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Replication data for: The Growth of Low-Skill Service Jobs and the Polarization of the US Labor Market

Version
V0
Resource Type
Dataset
Creator
  • Autor, David H.
  • Dorn, David
Publication Date
2013-08-01
Description
  • Abstract

    We offer a unified analysis of the growth of low-skill service occupations between 1980 and 2005 and the concurrent polarization of US employment and wages. We hypothesize that polarization stems from the interaction between consumer preferences, which favor variety over specialization, and the falling cost of automating routine, codifiable job tasks. Applying a spatial equilibrium model, we corroborate four implications of this hypothesis. Local labor markets that specialized in routine tasks differentially adopted information technology, reallocated low-skill labor into service occupations (employment polarization), experienced earnings growth at the tails of the distribution (wage polarization), and received inflows of skilled labor.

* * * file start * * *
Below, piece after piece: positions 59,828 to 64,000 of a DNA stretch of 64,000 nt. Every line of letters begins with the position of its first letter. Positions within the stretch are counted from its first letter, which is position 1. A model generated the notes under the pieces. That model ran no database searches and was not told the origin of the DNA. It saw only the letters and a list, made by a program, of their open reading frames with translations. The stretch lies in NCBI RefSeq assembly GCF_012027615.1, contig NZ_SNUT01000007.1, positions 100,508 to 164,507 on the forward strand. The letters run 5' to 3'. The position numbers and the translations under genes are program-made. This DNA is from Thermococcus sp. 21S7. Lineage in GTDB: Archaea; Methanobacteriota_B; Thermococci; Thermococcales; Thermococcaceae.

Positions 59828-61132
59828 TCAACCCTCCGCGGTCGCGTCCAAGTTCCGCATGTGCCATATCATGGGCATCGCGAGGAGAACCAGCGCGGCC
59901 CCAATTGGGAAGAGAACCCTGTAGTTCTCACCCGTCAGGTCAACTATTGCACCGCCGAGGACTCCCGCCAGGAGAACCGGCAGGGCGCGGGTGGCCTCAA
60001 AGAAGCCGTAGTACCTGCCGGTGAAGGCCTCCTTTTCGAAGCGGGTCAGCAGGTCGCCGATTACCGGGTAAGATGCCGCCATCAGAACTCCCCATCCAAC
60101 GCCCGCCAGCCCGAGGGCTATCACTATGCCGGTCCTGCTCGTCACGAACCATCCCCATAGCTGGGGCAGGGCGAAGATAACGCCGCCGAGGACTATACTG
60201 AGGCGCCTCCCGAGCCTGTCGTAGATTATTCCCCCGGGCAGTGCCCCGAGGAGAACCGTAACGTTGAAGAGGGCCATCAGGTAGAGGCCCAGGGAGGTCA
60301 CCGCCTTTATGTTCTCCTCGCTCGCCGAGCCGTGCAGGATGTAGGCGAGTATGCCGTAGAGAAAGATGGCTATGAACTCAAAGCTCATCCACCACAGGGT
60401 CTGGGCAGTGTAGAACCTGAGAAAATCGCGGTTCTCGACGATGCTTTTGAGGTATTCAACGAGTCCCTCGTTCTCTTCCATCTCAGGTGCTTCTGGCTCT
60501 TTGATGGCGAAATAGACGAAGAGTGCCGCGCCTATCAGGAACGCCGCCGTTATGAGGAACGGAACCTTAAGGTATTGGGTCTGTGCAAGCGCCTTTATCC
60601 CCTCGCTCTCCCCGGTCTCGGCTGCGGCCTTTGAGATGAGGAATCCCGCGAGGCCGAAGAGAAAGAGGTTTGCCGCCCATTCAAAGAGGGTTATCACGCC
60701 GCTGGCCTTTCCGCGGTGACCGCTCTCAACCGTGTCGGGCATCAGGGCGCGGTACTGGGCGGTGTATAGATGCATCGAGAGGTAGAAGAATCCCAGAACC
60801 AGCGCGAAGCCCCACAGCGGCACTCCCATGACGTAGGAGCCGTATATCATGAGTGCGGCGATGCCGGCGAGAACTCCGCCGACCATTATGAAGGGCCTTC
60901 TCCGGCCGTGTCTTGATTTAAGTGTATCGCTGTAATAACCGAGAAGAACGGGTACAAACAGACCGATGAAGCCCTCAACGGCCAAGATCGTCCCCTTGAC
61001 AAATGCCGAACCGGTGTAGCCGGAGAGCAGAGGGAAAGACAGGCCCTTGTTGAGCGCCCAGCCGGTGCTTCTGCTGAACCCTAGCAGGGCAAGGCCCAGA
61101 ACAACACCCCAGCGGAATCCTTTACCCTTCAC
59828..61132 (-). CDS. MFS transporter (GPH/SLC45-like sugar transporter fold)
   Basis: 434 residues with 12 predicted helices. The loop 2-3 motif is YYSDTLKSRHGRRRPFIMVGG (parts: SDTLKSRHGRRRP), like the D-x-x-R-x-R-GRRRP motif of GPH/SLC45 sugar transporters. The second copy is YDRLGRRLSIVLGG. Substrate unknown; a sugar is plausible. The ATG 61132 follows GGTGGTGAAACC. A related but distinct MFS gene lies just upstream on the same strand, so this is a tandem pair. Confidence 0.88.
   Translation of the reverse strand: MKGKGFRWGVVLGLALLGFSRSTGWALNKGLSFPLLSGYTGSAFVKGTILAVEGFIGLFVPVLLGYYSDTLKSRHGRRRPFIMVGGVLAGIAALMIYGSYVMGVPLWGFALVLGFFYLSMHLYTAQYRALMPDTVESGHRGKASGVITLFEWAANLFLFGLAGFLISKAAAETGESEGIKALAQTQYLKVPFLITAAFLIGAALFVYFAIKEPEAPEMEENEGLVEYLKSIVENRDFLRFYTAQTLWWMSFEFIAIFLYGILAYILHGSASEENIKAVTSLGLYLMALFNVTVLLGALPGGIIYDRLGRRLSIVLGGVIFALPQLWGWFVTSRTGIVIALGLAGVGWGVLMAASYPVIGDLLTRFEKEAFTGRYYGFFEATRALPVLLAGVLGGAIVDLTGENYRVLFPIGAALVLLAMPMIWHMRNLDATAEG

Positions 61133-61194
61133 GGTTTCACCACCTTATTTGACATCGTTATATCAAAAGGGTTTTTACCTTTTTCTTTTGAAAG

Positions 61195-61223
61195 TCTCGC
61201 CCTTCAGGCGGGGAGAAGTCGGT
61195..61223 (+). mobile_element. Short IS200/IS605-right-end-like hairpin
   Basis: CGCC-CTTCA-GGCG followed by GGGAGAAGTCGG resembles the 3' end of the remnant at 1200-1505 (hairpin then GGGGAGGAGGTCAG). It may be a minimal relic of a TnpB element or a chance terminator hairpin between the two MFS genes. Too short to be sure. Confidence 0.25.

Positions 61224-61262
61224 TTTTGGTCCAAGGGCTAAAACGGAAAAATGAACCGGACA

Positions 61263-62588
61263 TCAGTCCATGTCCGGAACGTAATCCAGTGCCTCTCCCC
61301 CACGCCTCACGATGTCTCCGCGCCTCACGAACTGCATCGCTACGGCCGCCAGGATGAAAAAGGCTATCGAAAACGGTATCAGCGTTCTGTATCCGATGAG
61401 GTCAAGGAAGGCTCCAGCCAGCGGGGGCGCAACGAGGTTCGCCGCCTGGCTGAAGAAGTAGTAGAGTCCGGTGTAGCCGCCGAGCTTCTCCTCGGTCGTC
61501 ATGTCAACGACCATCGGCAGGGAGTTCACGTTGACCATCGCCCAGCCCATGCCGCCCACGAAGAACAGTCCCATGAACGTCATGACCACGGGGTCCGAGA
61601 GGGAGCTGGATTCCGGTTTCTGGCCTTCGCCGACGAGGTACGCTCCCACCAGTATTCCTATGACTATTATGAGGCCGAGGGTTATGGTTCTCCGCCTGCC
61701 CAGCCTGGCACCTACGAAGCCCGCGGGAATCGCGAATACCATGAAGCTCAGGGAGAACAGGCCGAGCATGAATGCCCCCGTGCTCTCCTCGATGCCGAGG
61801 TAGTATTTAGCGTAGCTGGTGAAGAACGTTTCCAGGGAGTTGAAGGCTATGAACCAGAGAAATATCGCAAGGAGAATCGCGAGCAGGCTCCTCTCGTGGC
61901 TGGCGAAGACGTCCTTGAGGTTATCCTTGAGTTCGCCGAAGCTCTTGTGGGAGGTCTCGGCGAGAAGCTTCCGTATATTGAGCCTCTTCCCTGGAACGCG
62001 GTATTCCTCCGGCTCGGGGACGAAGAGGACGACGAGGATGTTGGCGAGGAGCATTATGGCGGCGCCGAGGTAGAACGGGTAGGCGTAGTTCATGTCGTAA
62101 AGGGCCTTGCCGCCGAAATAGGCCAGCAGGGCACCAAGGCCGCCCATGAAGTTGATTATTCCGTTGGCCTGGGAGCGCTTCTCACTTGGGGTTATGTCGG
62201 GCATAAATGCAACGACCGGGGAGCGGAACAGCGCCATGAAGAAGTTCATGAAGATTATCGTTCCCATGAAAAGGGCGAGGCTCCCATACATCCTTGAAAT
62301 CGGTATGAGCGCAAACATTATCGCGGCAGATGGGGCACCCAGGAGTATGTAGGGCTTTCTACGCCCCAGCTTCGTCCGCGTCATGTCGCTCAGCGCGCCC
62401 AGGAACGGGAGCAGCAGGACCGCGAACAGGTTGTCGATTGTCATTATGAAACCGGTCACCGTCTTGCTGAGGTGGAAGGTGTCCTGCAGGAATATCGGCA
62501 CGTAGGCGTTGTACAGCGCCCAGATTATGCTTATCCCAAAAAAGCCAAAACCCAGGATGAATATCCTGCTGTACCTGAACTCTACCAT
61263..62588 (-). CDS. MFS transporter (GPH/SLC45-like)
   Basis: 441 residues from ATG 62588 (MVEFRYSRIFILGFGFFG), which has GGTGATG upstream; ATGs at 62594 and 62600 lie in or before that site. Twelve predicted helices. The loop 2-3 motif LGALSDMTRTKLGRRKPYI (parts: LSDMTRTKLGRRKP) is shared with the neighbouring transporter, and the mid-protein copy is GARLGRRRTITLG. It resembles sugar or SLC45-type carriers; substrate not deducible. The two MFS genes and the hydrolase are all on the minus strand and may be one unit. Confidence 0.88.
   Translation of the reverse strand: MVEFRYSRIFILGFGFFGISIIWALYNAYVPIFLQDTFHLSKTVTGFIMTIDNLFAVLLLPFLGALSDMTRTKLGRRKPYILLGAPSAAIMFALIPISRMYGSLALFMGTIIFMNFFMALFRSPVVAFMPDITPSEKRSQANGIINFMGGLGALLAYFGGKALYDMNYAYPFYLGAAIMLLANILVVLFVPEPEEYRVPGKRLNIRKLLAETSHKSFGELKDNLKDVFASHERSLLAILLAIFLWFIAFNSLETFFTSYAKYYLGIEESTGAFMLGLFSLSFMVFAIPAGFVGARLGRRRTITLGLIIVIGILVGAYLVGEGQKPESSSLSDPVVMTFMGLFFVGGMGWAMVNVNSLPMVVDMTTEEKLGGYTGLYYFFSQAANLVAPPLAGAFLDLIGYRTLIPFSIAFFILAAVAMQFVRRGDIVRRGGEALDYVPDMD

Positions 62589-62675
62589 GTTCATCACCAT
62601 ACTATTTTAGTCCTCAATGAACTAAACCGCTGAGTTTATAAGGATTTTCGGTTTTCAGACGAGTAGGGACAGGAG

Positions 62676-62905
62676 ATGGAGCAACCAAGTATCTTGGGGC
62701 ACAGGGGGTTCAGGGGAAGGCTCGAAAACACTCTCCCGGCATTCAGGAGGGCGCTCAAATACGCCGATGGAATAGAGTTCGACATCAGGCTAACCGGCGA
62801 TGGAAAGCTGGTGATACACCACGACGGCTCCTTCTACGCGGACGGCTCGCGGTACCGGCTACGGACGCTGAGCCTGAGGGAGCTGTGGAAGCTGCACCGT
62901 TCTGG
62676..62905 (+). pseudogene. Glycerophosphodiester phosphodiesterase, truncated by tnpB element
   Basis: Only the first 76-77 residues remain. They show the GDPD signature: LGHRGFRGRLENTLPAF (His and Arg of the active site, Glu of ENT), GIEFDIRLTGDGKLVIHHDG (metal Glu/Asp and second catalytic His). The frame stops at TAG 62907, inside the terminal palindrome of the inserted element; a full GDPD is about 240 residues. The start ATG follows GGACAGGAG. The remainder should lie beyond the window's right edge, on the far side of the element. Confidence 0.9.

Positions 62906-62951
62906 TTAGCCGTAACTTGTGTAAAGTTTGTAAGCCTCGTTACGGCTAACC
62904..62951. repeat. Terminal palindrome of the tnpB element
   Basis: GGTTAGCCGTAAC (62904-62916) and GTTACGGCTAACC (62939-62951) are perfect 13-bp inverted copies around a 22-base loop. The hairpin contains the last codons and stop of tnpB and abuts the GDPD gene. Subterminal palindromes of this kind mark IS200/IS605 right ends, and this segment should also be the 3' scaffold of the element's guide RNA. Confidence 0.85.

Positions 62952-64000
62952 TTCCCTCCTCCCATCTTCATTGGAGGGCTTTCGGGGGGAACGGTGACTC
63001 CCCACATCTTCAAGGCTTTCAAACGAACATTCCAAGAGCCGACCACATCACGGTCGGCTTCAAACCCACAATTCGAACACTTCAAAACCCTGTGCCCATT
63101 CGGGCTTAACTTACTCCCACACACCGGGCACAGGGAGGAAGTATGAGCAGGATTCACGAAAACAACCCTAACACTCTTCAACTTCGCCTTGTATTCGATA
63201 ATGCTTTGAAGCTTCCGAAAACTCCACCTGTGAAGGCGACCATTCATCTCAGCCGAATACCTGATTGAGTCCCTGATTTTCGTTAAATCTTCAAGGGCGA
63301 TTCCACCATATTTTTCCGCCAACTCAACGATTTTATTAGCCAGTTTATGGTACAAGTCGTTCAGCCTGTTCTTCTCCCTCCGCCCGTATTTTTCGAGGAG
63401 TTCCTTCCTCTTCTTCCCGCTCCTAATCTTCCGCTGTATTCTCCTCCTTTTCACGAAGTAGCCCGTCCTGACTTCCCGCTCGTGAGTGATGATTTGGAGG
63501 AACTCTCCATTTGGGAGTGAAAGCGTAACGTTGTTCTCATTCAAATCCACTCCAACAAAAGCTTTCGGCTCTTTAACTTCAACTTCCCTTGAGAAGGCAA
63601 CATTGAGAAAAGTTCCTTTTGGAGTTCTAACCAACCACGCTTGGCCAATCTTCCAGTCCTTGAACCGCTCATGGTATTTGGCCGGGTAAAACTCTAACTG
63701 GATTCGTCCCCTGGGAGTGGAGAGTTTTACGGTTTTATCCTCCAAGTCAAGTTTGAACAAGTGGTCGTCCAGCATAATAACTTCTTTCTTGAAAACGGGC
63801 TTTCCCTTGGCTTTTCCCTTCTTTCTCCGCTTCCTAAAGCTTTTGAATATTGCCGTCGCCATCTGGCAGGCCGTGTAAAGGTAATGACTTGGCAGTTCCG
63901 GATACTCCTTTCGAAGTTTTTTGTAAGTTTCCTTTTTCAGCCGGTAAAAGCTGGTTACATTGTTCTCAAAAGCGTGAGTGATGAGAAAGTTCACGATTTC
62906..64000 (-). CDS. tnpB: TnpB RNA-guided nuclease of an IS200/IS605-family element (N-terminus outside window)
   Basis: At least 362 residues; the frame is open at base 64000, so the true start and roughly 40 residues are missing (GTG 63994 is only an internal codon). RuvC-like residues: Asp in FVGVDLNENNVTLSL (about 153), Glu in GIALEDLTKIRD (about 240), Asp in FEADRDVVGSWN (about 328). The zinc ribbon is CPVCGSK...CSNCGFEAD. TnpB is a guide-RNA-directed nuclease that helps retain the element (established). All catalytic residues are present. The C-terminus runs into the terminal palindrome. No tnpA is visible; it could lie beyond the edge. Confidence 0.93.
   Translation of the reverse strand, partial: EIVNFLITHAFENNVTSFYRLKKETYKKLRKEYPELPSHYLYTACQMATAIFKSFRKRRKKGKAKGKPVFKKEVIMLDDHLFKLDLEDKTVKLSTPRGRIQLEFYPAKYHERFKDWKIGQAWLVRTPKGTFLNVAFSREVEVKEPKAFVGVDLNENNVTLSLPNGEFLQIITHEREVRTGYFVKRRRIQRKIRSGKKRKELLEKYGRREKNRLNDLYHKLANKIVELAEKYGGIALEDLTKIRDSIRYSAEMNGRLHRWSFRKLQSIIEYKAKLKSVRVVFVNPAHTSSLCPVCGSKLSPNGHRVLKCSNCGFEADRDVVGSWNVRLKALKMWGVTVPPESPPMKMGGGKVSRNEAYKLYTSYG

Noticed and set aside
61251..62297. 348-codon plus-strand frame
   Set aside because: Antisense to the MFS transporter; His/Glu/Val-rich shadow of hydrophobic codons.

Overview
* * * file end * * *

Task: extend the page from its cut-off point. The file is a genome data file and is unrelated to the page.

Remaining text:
Availability
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Relations
  • Is supplement to
    DOI: 10.1257/aer.103.5.1553 (Text)
Publications
  • Autor, David H, and David Dorn. “The Growth of Low-Skill Service Jobs and the Polarization of the US Labor Market.” American Economic Review 103, no. 5 (August 2013): 1553–97. https://doi.org/10.1257/aer.103.5.1553.
    • ID: 10.1257/aer.103.5.1553 (DOI)

Update Metadata: 2020-05-18 | Issue Number: 2 | Registration Date: 2019-10-12

Autor, David H.; Dorn, David (2013): Replication data for: The Growth of Low-Skill Service Jobs and the Polarization of the US Labor Market. Version: V0. ICPSR - Interuniversity Consortium for Political and Social Research. Dataset. https://doi.org/10.3886/E112652